55: Buttercup

55: Buttercup

From Chicken Soup for the Soul: Inspiration for Nurses

Buttercup

Every flower is a soul blossoming in nature.

~Gérard de Nerval

Val couldn’t help but be a favorite patient on the palliative care unit where I worked. She was the happiest, most positive person I’d ever known. We developed a special connection and joked with each other about everything.

When I told her that my son was getting married, she wanted to see pictures of my dress. I brought in a picture of the long electric-blue strapless gown I had chosen.

“Brenda,” she said, “that’s the most beautiful dress I’ve ever seen. And you will look even more beautiful wearing it. You’ll have to bring in photos of the wedding and tell me all about it.”

“I promise,” I said, as I clasped her hand, hoping she would still be around to see them, because despite her cheery disposition, we both knew she was dying.

Over the next few weeks, Val’s health deteriorated. Instead of helping her get to the washroom so she could bathe herself, I was now washing her in bed. But rather than be upset, Val simply saw it as more time for us to visit and share. I told her about the new house my husband and I were moving into and I promised her more pictures.

Even on days Val wasn’t assigned to me, I always made a point of going to see her and giving her a hug. “Morning, Sunshine,” I’d say. “Just came to say hello.”

“Oh Brenda, that’s so nice of you. I know how busy all you nurses are.”

I grinned. “Val, you know I’d never miss a chance to see you. It brightens my day just being with you.”

Once she leaned toward me and whispered, “Don’t tell the others, but you’re one of my favorite nurses.”

I whispered back. “Don’t tell anyone, but you’re one of my favorite patients.” Warmth flooded my heart.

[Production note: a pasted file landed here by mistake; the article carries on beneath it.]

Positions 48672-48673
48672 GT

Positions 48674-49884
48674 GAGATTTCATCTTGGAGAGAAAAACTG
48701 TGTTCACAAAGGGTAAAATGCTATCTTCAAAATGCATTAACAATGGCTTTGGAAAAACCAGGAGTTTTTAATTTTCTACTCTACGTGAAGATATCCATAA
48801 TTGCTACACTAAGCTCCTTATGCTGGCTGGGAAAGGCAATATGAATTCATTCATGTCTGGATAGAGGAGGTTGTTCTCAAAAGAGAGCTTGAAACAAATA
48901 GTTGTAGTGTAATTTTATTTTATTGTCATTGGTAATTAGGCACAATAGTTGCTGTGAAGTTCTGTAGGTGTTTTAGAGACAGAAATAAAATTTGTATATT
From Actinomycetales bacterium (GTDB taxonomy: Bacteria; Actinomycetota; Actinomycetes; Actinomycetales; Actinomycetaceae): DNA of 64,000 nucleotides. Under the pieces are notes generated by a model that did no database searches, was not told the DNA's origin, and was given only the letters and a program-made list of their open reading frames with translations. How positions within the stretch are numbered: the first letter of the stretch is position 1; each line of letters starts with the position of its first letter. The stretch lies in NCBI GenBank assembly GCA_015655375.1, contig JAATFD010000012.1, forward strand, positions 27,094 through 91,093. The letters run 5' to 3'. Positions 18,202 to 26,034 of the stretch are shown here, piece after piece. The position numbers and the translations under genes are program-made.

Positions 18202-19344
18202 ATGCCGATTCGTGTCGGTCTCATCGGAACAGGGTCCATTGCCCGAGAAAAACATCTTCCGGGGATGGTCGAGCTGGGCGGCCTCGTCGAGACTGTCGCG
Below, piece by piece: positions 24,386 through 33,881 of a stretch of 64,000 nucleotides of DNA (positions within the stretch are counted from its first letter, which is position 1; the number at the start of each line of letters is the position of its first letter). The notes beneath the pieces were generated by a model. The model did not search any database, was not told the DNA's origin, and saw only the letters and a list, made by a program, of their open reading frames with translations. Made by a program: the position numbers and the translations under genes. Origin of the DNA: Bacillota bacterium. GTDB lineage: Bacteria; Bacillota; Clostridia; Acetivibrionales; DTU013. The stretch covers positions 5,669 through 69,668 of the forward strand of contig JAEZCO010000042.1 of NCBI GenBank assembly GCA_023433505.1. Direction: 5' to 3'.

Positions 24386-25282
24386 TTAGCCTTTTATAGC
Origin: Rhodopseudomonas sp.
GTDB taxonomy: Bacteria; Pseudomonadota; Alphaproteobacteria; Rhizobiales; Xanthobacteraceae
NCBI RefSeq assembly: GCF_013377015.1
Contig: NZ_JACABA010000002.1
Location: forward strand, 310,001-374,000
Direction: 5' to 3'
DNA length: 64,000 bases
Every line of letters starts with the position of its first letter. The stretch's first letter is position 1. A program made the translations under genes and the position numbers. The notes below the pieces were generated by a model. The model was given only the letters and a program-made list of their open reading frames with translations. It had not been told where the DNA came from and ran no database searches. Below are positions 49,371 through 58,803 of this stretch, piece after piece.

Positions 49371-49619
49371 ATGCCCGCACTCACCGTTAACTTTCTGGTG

Some days later, while I was bathing her, we spoke on a more serious note.

“Now that I’ve gotten a bit better, I’m planning to go back to my retirement home.”

“Oh, Val,” I joked, “don’t tell me you’re getting tired of me already.”

She smiled. “No, but it’s time to go home for a while. I know I’ll be back here again and that I won’t be leaving the next time. At least not for the retirement home.”

For a moment I didn’t say anything. We both knew it was the truth.

Then I realized I did have one more service to offer her. “When you do come back here, you may not know me or be conscious, but I will know you and I promise to take extra special care of you.”

She nodded and took a deep breath, then touched my hand. “It makes me feel good knowing I have a friend in the hospital.”

Val did indeed get better and went back to her retirement home. Weeks later I visited her there. She’d lost all her hair and was now wearing a wig, but she was the same Val. We talked for a while, then she got tired and it was time for me to leave.

“Next time you come,” she said, “we’ll have a glass of wine in the bar. No sense living in a swanky place if you can’t have a drink or two with friends.”

Unfortunately, before we could have that drink, Val returned to our palliative care unit. My shift had ended, but just as I was about to leave I saw her lying on a stretcher without her wig. I went to her and held her hand.

A smile creased her face. “I remember your promise to take special care of me. I’m holding you to that promise.”

I squeezed her hand to show that I remembered.

Over the next few weeks Val’s health deteriorated, but she remained cheerful and our special connection held strong. We continued to chat about all sorts of things.

One day during her bath I asked her, “If you could be reincarnated as something, what would it be.”

She replied instantly. “A buttercup.”

“Not a rose?”

“Too showy,” she replied. “Definitely a buttercup.”

A few days later, Val fell unconscious and shortly thereafter died with her daughters beside her.

We’re not supposed to get too involved with our patients, but I felt saddened over the loss of Val. While it’s not remarkable for me to attend funerals if they are close, seldom do I travel to another city. But, this time I felt I had to drive those miles to honor my friend. When I arrived, I hugged her daughters and told them how much I’d miss her. They thanked me for caring for their mom, but I told them it had been a privilege.

On the return trip home, I pulled into the driveway of our new house. As I walked to the front door, I surveyed my newly acquired garden that was already growing well in May. I noted the purple irises blooming, and then something caught my eye. I looked closer and there amid the other plants was a splash of yellow.

A buttercup.

~Brenda Dickie

More stories from our partners